#IVTEAM #Intravenous literature: Delarbre, B., Dabadie, A., Stremler-Lebel, N., Jolibert, M., Cassagneau, P., Lebel, S, Lacroix, F., Caporossi, J.M., Louis, G., Vidal, V., Petit, P. and Gorincour, G. (2014) Introduction of the use of a pediatric PICC line in a French University Hospital: Review of the first 91 procedures. Diagnostic and Interventional Imaging. March 3rd. .
PURPOSE: In order to assess the establishment of a pediatric PICC line service in a University Hospital after the first 91 consecutive procedures.
MATERIALS/PATIENTS AND METHODS: Retrospective study over a period of 24months. The criteria analysed were success or failure of the procedure, indication, age when inserted, type of PICC line, mean length of use and development of complications such as accidental removal, venous thrombosis or infection.
RESULTS: Ninety-one PICC lines were inserted in 74 patients between 4months and 25years old (sex-ratio: 1.1 girls/boys). The procedure was performed under general anaesthesia in four cases (4.4%) and under EMLA and MEOPA in 87 cases (95.6%). The insertion was ultrasound guided through the basilic (n=63, 70%), humeral (n=18, 20%) or cephalic (n=9, 10%) veins in the non-dominant arm (L in 62 cases, R in 28 cases). The insertion success rate was 99% (n=90). The main indications were starting antibiotic therapy (n=47, 52%), chemotherapy (n=34, 38%) and parenteral nutrition (n=5, 5%). The devices used were single lumen 3F (n=4, 4%), single lumen 4F (n=31, 34%), double lumen 4F (n=2, 2.2%), single lumen 5F (n=12, 13%), and double lumen 5F (n=41, 45%). The PICC line was used for an average period of 45days (14 to 300days). The complications found were accidental removal (n=2, 2.2%), catheter fracture (n=2; 2.2%), obstruction (n=5, 5.5%), suspected infection (n=1, 1.1%), and venous thrombosis and pulmonary embolism (n=3, 3.3%). The overall complication rate was 14.4% (n=13) including 4.4% serious complications (n=4).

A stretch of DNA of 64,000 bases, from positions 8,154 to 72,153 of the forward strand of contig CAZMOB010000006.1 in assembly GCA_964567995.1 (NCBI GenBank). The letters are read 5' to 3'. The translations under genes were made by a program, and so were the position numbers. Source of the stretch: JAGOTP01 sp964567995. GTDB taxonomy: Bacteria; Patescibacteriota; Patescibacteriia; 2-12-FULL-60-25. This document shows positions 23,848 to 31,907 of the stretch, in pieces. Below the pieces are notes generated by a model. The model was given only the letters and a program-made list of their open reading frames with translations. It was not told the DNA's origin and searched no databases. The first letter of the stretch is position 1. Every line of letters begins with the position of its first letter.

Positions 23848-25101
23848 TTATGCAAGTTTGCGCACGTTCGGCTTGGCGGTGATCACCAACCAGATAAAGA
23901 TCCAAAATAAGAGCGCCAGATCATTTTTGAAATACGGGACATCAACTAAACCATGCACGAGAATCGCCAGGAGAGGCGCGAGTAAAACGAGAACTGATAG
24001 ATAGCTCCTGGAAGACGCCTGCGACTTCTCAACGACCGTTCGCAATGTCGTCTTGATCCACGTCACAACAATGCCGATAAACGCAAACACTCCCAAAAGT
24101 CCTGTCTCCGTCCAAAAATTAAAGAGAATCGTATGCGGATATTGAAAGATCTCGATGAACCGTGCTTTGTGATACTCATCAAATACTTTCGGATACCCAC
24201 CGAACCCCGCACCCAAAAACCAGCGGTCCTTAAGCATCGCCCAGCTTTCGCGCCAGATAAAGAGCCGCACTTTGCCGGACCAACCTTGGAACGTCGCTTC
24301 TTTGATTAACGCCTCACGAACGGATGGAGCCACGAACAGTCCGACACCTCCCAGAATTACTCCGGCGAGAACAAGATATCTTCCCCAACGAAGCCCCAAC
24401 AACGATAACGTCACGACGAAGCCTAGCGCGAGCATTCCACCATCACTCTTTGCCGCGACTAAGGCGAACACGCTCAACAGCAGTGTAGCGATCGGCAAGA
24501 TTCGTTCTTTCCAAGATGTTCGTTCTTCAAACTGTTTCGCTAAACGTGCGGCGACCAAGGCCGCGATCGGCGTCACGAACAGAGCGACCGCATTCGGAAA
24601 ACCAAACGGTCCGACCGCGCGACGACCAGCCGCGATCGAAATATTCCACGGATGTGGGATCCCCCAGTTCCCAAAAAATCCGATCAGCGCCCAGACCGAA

CONCLUSION: PICC lines are a future solution in pediatrics. This technique is reliable and has a similar complication rate to studies carried out in adults, most of which can be prevented by careful catheter maintenance and informing the care staff.
Other intravenous and vascular access resources that may be of interest (External links – IVTEAM has no responsibility for content).
<li><a href=”http://www.macmillan.org.uk/Cancerinformation/Cancertreatment/Treatmenttypes/Chemotherapy/Beingtreated/Havingchemotherapy/Intravenous.aspx”>Guide for intravenous chemotherapy and associated vascular access devices from Macmillan.</a></li>
<li><a style=”line-height: 1.5em;” href=”http://www.cancerresearchuk.org/cancer-help/about-cancer/treatment/chemotherapy/having/iv-chemotherapy”>CancerUK IV chemotherapy information.</a></li>
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